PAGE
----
With the premiere of “Come Back, Come Back, Wherever You Are,” George Street a.d. David Saint has named dramatist Arthur Laurents as the theater’s adopted resident playwright after premiering a half-dozen new works on the New Brunswick stage in recent seasons. But the 92-year-old scribe’s latest is a rather laborious postmortem of a recently deceased landscaper, and a life recalled and assessed by his grieving widow, mother and a curiously indifferent sister and father.
Curtain rises on a tremulous performance of “Life Is Just a Bowl of Cherries” by despairing widow Sara (Alison Fraser). The grieving diva has reluctantly returned to the nightclub scene following the death of Paolo, her husband of 27 years; she is quickly comforted by a stage-door suitor with his heart on his sleeve, vigorously played by Jim Bracchitta.
It’s refreshing to see the superb Shirley Knight back on the stage, appearing as Paolo’s mother, a therapist and painter of flowery watercolors and blue horses. The role is a mere character sketch, yet Knight manages to reveal nuance and substance, and is particularly touching in a brief emotional breakdown.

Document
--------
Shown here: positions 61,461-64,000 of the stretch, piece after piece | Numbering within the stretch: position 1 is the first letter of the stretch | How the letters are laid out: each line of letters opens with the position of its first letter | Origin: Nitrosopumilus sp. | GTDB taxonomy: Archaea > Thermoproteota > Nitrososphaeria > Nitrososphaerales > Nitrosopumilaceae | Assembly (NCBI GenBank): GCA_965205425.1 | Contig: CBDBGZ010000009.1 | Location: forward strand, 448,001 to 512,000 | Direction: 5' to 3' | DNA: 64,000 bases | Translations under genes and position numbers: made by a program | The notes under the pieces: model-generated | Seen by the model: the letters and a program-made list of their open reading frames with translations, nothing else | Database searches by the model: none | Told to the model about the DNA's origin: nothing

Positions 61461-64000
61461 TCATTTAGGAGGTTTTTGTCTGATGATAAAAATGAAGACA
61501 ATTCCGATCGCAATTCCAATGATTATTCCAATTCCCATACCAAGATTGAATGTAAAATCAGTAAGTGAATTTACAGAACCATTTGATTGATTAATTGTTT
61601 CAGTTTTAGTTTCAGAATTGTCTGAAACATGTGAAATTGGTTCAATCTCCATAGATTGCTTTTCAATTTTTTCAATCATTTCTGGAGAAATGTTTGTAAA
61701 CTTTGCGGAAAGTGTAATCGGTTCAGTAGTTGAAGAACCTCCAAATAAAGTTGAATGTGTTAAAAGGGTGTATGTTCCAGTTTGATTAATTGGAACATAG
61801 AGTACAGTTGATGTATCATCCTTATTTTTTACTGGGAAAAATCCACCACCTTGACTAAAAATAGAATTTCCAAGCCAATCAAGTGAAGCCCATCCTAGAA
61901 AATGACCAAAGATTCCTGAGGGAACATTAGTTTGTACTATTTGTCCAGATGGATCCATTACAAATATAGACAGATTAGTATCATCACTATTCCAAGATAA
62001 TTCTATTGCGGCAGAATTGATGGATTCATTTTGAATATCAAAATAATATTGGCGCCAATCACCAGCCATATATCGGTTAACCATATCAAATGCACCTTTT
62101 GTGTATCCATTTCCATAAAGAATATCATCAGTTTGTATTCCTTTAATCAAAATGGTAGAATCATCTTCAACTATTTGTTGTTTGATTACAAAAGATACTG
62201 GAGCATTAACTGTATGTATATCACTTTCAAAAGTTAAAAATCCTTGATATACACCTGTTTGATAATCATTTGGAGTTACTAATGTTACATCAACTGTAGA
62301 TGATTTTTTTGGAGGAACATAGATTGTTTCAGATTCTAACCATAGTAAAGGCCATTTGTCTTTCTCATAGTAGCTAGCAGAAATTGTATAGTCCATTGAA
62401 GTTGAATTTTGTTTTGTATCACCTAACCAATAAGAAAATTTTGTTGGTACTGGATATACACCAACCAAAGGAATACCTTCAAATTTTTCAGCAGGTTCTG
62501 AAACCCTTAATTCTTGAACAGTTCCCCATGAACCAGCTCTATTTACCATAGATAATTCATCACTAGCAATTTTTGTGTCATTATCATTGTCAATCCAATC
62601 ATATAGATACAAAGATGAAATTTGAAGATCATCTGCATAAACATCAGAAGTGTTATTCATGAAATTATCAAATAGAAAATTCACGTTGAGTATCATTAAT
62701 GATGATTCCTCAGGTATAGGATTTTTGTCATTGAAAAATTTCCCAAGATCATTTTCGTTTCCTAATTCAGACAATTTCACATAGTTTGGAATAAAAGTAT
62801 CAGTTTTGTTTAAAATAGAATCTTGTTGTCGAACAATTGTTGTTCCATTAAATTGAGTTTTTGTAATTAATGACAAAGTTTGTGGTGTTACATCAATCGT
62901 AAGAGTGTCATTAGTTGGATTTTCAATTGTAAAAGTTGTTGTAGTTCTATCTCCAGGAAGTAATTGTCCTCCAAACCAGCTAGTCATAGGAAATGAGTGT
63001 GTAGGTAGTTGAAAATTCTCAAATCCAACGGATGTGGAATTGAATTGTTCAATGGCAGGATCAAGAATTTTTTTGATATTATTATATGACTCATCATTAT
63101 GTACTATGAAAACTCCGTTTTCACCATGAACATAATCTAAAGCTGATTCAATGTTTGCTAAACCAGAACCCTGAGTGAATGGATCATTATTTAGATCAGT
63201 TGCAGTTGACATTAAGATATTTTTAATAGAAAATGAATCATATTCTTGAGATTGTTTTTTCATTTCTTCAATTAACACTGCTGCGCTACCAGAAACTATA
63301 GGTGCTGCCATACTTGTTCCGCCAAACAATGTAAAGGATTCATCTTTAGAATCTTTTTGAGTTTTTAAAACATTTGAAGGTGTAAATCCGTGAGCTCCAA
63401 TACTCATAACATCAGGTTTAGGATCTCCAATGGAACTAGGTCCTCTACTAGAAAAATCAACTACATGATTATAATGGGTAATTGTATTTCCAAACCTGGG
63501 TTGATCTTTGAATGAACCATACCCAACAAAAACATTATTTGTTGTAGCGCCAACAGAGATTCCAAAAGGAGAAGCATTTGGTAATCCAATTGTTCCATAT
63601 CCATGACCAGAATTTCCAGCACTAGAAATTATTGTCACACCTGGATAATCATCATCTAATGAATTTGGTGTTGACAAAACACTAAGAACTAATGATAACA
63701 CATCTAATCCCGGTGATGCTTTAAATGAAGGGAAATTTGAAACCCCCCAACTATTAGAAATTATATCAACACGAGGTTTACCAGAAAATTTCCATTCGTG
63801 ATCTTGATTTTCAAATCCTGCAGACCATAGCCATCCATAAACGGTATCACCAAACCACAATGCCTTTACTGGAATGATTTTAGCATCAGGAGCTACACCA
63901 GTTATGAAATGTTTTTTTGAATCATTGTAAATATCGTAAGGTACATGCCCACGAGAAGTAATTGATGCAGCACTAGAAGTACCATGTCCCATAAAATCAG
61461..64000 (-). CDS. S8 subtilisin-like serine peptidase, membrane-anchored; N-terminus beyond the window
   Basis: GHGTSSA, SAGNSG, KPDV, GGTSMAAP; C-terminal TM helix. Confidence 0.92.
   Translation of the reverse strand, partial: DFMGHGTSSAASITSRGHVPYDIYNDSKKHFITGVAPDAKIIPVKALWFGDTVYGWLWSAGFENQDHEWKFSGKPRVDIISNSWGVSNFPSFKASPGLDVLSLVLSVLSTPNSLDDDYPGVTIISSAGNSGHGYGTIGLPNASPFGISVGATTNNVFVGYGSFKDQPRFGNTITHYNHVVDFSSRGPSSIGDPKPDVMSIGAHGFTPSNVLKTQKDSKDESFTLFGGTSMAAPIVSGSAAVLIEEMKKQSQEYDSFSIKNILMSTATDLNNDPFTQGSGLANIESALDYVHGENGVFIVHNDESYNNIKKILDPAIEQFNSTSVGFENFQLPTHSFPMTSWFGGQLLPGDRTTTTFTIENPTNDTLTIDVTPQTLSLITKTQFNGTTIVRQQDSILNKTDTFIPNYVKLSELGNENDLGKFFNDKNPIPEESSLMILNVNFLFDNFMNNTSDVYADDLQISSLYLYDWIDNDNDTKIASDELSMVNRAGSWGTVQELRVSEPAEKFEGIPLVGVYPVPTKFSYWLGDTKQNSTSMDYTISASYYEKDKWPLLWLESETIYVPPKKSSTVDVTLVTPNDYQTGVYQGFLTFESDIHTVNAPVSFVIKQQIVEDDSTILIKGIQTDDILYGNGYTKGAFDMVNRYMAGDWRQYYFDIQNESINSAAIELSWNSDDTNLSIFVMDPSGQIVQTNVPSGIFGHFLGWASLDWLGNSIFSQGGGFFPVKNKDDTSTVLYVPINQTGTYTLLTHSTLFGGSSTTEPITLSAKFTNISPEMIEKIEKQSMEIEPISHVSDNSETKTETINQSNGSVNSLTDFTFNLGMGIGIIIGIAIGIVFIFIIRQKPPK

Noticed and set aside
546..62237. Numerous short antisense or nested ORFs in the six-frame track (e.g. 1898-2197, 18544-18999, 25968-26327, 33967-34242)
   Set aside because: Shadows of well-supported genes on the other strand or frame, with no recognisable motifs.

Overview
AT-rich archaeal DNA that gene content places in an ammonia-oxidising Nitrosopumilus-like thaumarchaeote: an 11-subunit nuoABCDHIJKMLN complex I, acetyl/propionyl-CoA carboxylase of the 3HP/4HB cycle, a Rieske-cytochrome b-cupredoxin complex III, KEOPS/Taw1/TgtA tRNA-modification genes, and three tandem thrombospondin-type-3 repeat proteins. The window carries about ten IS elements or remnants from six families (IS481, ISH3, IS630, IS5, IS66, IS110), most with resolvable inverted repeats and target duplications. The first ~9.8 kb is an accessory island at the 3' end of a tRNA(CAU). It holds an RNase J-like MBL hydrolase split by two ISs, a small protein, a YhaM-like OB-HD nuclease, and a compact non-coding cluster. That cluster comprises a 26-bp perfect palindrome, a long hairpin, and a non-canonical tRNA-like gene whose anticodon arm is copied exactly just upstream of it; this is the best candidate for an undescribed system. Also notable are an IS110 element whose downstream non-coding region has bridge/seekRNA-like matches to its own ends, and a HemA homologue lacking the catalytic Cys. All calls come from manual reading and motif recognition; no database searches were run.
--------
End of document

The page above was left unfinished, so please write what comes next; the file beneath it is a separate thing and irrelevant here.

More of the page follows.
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Add to the mourners Paolo’s defiant gay sister, Michelle, an underwritten role given earnest handling by Leslie Lyles. Also in the mix is John Carter as Paolo’s dad, nursing a cautionary heart condition. Fraser offers a fragile and unsettling performance as the widowed chanteuse, balancing grief with sudden passion for her undeterred and unlikely aspiring boyfriend.
The prolific Laurents has given his play a crisp staging, cramming the 90-minute wake with enough heartbreak and ardor to fill a grand opera. James Youmans’ slickly handsome set rolls from living room to greenhouse to barren cabaret stage with functional ease.